Compound Press published Fiddlehead, a long poem by Steven Toussaint, late in the Southern Hemisphere Summer of 2014 (April-ish). It has now gone out of print, but a really wonderful recording has been made of Steven reading the work in its entirety. This is great news for experiencing this poem, because one of the most compelling features that made the manuscript stand out to us was the presence of a refrain, repeated like semi-regular clockwork throughout.
Time in México para Jorge F. Rivera I speak Spanish in the same way that I understand I will die one day. Talk about it – in polite company, ad hoc, and forget more or less turning into morning unable, as it slips away without trying. This owes to typical way of escape—I go to make a home in the new world and of course it’s the oldest sight I’ve seen : the sun is there then skips away across grades of sand, leaves you without even the cactus or smog and just a certain marvel at how conquest takes in“Chris Holdaway”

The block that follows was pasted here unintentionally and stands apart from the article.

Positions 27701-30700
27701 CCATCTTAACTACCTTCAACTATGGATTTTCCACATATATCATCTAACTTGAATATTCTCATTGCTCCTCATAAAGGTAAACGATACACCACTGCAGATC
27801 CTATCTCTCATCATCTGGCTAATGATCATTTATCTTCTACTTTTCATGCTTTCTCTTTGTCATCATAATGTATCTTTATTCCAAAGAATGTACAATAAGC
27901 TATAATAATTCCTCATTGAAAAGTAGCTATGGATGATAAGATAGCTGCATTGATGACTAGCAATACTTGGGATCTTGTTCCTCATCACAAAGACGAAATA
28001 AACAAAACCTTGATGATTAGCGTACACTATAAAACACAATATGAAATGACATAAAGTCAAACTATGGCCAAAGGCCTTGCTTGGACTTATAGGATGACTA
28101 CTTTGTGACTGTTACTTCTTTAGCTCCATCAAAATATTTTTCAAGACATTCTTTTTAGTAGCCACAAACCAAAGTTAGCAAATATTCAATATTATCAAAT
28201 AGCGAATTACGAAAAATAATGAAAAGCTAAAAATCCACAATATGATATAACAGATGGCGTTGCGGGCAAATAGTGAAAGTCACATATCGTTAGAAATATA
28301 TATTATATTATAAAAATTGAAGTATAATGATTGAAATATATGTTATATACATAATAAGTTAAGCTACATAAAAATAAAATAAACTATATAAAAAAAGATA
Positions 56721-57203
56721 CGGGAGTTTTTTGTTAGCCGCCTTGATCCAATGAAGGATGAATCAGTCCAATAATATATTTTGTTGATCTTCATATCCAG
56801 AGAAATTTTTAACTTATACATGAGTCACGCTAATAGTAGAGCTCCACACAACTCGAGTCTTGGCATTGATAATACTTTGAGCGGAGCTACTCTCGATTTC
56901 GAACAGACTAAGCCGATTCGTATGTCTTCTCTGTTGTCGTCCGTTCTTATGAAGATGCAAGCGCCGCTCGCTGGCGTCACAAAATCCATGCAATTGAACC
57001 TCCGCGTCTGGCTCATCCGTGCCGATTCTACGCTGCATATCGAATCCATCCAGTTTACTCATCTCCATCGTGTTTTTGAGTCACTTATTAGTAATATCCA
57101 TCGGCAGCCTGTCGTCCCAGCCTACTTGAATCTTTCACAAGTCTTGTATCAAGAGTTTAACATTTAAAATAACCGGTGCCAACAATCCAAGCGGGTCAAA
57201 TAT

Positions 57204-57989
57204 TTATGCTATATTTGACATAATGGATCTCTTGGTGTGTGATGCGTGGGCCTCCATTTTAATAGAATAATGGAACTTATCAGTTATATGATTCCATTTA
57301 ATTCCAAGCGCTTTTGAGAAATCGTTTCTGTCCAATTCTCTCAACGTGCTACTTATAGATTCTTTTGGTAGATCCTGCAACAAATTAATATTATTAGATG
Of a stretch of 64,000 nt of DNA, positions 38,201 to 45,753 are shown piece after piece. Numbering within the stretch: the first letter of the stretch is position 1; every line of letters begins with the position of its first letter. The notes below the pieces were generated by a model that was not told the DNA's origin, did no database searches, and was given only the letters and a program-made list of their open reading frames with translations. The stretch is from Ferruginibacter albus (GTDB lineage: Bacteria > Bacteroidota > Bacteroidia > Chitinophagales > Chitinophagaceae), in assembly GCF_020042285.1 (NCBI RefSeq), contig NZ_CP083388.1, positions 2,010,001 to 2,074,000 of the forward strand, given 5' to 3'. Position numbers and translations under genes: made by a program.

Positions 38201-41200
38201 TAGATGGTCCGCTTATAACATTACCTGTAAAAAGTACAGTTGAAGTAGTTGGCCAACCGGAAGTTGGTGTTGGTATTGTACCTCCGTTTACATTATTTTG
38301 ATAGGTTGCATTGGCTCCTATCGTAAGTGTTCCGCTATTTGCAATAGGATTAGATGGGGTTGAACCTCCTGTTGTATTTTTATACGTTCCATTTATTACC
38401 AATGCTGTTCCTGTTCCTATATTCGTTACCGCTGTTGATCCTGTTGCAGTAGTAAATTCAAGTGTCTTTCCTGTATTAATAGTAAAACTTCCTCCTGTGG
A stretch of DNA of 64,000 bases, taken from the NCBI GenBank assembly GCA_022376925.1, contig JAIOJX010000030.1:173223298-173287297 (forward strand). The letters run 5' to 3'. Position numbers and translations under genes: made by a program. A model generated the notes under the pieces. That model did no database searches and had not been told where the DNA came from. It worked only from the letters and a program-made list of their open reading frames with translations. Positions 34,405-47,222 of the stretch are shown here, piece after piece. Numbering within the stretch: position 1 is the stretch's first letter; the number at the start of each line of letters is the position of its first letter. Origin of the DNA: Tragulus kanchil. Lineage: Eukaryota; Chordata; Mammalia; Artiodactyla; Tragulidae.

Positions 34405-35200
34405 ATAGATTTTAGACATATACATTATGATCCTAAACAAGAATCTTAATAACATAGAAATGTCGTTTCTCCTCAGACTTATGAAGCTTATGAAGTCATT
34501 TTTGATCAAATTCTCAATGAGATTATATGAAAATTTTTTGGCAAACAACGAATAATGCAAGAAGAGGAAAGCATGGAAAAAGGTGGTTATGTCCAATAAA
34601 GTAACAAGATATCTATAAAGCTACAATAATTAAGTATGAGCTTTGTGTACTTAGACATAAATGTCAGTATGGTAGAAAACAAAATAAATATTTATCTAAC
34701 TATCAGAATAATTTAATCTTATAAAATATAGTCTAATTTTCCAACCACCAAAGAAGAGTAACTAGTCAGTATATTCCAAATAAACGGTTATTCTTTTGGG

For Kent Bach, The words were not ready,—at first for innocent things like going to a party; then papers, their job interviews even eschewing of jury duties; and before long they were failing too in meaningful conversations. They wavered, stayed hidden;—too much was left implicit, for you absolutely would not be kept waiting at the door without reason. It made you sad and individual, kept you out at the coast toiling to write long letters of frustrated lament; and between you and me, to call them incomplete wasn’t really enough, was it? You being to think, was it something I“Chris Holdaway”